115. Okay. Let us look at the bodies which try to bring the various branches together. You say in your submission to us that "some commentators remain uncertain about how the Royal Academy of Engineering relates to the. . . new Engineering and Technology Board". Well, I am one of those commentators, I am not clear how you relate. Could you explain a little bit further how you see your role as distinct from the Engineering and Technology Board?
(Sir Alec Broers) Let me start and then Jon can say more about the mechanics of it. Our role, I think I have said several times and we have been discussing that, is to bring together an-inter-disciplinary group of experts so they can discuss together the issues of engineering in this country and be advocates for it. The ETB is looking at engineering as a whole and it is trying to bring all those 36 institutions and even move beyond that and try and make sure that moving between the different levels of engineering is co-ordinated over the entire engineering community. Jon, would you like to comment?
(Mr Burch) I totally agree with that. Yes, we represent the highest achieving engineers in all disciplines. But industry, as well as having high engineers-chartered engineers if you like- requires incorporated engineers, it requires technician engineers, it requires all sorts of people who could be called engineers who probably do not belong to institutions and certainly do not belong to the Academy. The ETB's remit was to try and represent what was called The universe of engineering when the Academy wrote the report for it. How are we going to work together? The Chief Executive has only been in post for three weeks, I went and called on him last week, and the President, Sir Peter Williams, is also a Fellow of the Royal Academy.
(Sir Alec Broers) He has been a member of our Council. I know him personally very well.
(Mr Burch) We have agreed we have got to try and work together and be complementary rather than duplicative but exactly how it is going to work in practice as we move down the track, remains to be seen. They have hardly got any of their boards in place yet. The next meeting I think is at the end of this month.
116. You are effectively a set within their larger set?
(Mr Burch) Yes, that is how we drew it exactly.
117. You are at the top.
(Mr Burch) Yes.
118. How about the Engineering Council?
(Mr Burch) That has stopped. It died on 31 March. The Engineering Council UK is the registrant body which maintains standards for registration working within the Engineering and Technology Board. I am sorry if I am confusing you.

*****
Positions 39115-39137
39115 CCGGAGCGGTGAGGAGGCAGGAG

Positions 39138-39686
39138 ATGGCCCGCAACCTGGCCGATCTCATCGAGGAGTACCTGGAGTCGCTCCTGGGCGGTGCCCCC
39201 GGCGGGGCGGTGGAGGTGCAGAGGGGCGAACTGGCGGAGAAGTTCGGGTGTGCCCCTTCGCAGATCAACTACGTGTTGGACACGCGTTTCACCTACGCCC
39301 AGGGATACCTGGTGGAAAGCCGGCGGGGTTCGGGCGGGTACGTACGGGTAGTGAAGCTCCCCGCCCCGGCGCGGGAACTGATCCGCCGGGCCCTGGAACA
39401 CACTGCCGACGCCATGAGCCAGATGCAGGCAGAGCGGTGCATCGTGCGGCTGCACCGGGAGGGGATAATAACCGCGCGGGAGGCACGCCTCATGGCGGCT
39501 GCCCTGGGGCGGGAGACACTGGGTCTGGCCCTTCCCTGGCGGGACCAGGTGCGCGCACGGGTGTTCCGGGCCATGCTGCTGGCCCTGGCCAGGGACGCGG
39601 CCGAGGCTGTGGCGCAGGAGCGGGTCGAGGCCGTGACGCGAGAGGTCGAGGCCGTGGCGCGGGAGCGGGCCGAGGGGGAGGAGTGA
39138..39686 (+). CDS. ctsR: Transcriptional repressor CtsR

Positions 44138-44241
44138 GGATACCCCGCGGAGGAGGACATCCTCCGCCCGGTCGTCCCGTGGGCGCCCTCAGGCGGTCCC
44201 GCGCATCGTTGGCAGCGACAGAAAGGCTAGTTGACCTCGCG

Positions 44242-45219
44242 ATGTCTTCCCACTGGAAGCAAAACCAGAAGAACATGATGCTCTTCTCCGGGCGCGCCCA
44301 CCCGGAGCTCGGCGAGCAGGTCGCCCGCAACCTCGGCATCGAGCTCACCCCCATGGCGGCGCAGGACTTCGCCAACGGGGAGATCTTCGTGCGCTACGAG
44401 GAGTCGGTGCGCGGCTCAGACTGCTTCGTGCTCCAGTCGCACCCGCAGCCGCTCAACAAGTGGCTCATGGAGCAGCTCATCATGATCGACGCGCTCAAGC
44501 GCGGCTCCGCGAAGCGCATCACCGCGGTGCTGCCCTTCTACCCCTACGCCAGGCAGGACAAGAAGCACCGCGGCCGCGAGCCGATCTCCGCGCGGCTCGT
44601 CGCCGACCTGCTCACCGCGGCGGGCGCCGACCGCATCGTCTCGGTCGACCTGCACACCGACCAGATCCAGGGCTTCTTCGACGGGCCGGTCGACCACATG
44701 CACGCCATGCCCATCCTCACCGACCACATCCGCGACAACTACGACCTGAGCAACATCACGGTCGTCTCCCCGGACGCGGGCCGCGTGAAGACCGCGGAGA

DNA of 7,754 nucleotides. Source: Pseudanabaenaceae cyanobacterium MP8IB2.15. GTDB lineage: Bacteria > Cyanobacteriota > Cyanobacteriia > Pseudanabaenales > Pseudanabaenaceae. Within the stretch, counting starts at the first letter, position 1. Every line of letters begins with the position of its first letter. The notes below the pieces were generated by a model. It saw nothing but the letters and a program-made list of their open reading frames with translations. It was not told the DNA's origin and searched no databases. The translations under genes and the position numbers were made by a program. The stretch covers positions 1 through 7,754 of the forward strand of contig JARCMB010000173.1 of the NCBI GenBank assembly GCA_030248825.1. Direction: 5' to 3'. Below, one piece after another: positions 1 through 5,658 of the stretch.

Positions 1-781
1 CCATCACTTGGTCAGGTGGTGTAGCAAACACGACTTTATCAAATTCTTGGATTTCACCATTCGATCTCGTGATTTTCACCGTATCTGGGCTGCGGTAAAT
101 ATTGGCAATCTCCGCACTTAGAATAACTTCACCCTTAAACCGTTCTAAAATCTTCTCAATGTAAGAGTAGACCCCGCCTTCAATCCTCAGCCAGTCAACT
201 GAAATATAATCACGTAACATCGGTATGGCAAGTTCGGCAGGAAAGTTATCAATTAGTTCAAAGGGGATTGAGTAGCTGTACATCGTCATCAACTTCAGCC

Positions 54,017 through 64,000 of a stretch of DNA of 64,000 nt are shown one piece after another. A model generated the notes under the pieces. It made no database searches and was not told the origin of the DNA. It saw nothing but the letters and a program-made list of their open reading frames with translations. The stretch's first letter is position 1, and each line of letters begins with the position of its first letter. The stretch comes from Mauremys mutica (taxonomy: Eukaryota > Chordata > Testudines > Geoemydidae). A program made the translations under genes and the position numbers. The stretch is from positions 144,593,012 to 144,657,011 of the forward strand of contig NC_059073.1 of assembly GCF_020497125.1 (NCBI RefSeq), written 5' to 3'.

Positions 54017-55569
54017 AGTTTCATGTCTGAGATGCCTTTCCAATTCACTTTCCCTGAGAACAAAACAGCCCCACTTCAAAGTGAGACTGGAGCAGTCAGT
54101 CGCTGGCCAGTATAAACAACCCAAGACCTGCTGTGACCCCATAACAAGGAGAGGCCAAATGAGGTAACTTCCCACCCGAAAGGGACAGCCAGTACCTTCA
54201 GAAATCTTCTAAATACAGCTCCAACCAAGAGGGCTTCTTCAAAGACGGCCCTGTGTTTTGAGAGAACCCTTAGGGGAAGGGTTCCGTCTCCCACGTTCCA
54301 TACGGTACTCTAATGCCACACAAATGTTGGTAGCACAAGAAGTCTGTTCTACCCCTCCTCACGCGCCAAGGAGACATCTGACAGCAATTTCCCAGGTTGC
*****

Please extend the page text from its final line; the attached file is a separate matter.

Mr Heath: No. We have demonstrated now, or at least I have, my complete ignorance but I am grateful to you. I did not realise that.
Chairman: If we ever get that question on University Challenge or its equivalent we will know the answer.
119. I have got the bits and pieces at the end. I might mention that you talk about bringing people together, I once attended an artificial intelligence seminar where IEE people were with computer scientists and everyone was divided by a common language even though the only elements of the language were nought and one. It really would not have worked, it had to break up again because clearly it was impossible to do. I was interested in your paper when under the word "Policy" you said "The Academy has a strong track record of advising Government and Parliament on engineering matters". That struck me as a funny thing to put in a bit called "Policy". The word "policy" occurs in two or three other papers but we do not find out anything about your policy. It is almost like we have got a policy and these people have developed a policy. I wonder why the absence of any context to that?
(Sir Alec Broers) If I can answer that in several ways. We may have an official policy statement so the President is going out on dangerous ground by trying to define it. I have not been the President for so long. My policy is to make sure that we use our fellowship to the greatest advantage for the benefit of the country. Now that may sound a bit grand but it involves for a start advising Government. I think we should be the body that Government turns to when complex engineering issues are on the table. Our policy is to make ourselves available for that. I am also a Foreign Associate of the US National Academy of Engineering and that Academy is more tightly tied in to government than we are at the moment. I would like to see us move towards that position. I think we can help Government and there can be a mutual relationship.